When New Japan Pro Wrestling announced the field for its 2017 edition of the New Japan Cup, it was one loaded with both a ton of talent and potential.
The winner would be allowed to challenge for any of the three major singles championships in the promotion: The Never Openweight Championship, the IWGP Intercontinental Championship, and the holy grail the IWGP Heavyweight Championship.
With the stakes so high, two men stood out as heavy favorites to both win the tournament and place a challenge to reigning IWGP Heavyweight Champion Kazuchika Okada: Kenny Omega and Minoru Suzuki.
Bullet Club leader “The Cleaner” Kenny Omega had kept a low profile following his legendary Wrestle Kingdom 11 bid for Okada’s title.
He and the rest of his renegade faction were absent for the majority of February, only returning at the tail end of the month for the ROH/NJPW co-promoted Honor Rising events. It seemed as if he were the likeliest to add the Cup to his growing gaijin resume and we would see a return match against Okada follow.
Shockingly, it wasn’t meant to be. Tomohiro Ishii had other plans in mind and scored a major upset over Omega in the opening round.
The other favorite was Suzuki-Gun kingpin Minoru Suzuki.
He too had waged a memorable war against Okada culminating in a title match at New Beginning in Sapporo. Despite doing massive damage to the Rainmaker’s leg, he fell short when Okada rallied late and put him down with the Rainmaker.
Undaunted, Suzuki and company bounced back with subsequent wins over Okada and various members of the rival CHAOS faction and seemed primed to dominate his way back to a rematch.
In another shocker, he was eliminated in the opening round by Katsuyori Shibata in a grueling battle.
Shibata advancing opened more than a few eyes. Not because a high profile victory from the former three time Never Openweight Champion was all that surprising but because the idea of him winning the big one felt unlikely.
At one point in his career, Shibata had been a can’t miss prospect that New Japan would eventually build itself around.
From his 1999 debut match against Wataru Inoue, he came off as someone destined for greatness alongside then-fellow rookies Hiroshi Tanahashi and Shinsuke Nakamura. At the apex of his assent however, he departed the company in January 2005.
That so much time and effort went into his push was tossed to the side so he could become a freelancer was something the company never fully forgot and would seemingly never forgive. Even after his return in 2012, the possibility of a return to former glory was thought to be out of reach.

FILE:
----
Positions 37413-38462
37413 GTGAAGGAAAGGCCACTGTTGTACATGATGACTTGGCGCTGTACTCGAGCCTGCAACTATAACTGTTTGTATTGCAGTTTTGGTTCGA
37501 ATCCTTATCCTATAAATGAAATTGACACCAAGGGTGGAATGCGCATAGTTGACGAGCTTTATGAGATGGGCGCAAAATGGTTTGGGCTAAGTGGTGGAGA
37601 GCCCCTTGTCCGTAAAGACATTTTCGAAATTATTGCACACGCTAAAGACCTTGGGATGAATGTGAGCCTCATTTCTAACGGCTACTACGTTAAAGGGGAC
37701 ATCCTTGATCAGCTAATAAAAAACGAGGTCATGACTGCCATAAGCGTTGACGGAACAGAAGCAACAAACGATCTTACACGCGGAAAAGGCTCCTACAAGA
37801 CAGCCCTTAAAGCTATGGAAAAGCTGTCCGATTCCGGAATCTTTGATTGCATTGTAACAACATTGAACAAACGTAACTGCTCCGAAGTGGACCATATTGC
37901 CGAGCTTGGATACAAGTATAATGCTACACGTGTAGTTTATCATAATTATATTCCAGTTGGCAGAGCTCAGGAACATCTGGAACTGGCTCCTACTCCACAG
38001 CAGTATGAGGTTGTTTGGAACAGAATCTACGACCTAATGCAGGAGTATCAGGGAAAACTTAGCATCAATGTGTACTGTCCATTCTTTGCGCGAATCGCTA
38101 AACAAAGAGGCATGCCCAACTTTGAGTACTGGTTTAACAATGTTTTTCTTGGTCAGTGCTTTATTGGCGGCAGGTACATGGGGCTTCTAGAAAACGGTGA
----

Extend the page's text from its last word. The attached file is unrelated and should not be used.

None of that prevented Shibata from carving out his own niche though. He and high school friend/rival Hirooki Goto engaged in several classics before becoming a tag team; together they captured the IWGP Heavyweight Tag Team Championships from Karl Anderson and Doc Gallows at Wrestle Kingdom 9 and held onto them for a month.
As a singles, Shibata had stand out matches and moments in various G1 Climaxes but to date has never advanced out of his block. Similarly he had won scattered matches in the New Japan Cup but had yet to close out with an eventual win.
That ended this year. Following the Suzuki upset, he defeated Juice Robinson, Ishii, and Bad Luck Fale to win his first singles tournament allowing him to challenge Okada for his first ever World Title match in the company.
Shibata has shown insane amounts of heart and determination but it will take more than even those admirable traits to topple Okada.
When they stare across the ring at one another on April 9 at the Sakura Genesis PPV, Shibata will be looking in the eyes of a true warrior.
While Shibata was working his way through the NJ Cup, Okada was anything but idle. Throughout the tournament he teamed with various members of CHAOS to defeat Omega (after his elimination) and the Bullet Club in a series of multi-man tag team matches. That only bolstered his momentum coming off the aforementioned successful defenses against Omega and Suzuki.
On top of that, he owns a victory over Shibata in their only other encounter in a thrilling classic at G1 23 in 2013.
Perhaps that loss stuck in Shibata’s mind as he turned up the intensity at the standard “Road To” events leading up to the Genesis showdown.
In the headline tag team matches, Shibata and a variety of partners ranging from Yuji Nagata to Tiger Mask IV defeated Okada and trusted CHAOS mate Yoshi-Hashi, Okada only picking up a sole victory in the middle of the tour’s stretch.
Shibata will bring forth his dizzying combination of strong striking capabilities and submission expertise. His go-to finishing sequence of a rear naked choke and Penalty Kick have put away everybody unfortunate enough to feel its wrath.
Yet Okada has demonstrated time and again that there isn’t much he can’t overcome. Tanahashi had his number at the Tokyo Dome for years but he vanquished him eventually.
Tetsuya Naito briefly derailed him but he rocketed back to recapture the title in short order.
Once fired up, Okada strings together a sequence of tombstone piledrivers, diving elbows, Heavy Rain, all ending with the Rainmaker. No matter the punishment sustained, once he gets into that groove it is damn near impossible for opponents to survive the onslaught.
Something will have to give though. Shibata will be the most motivated he’s ever been in his life while Okada will look to add another conquest to his growing dynasty. The action will be hard hitting and unforgiving.
Will Okada pay the penalty that enables Shibata to fulfill his destiny?
Or will Shibata see all his hopes and dreams washed away as Okada makes it rain as only he can?
Find out this Sunday at NJPW Sakura Genesis!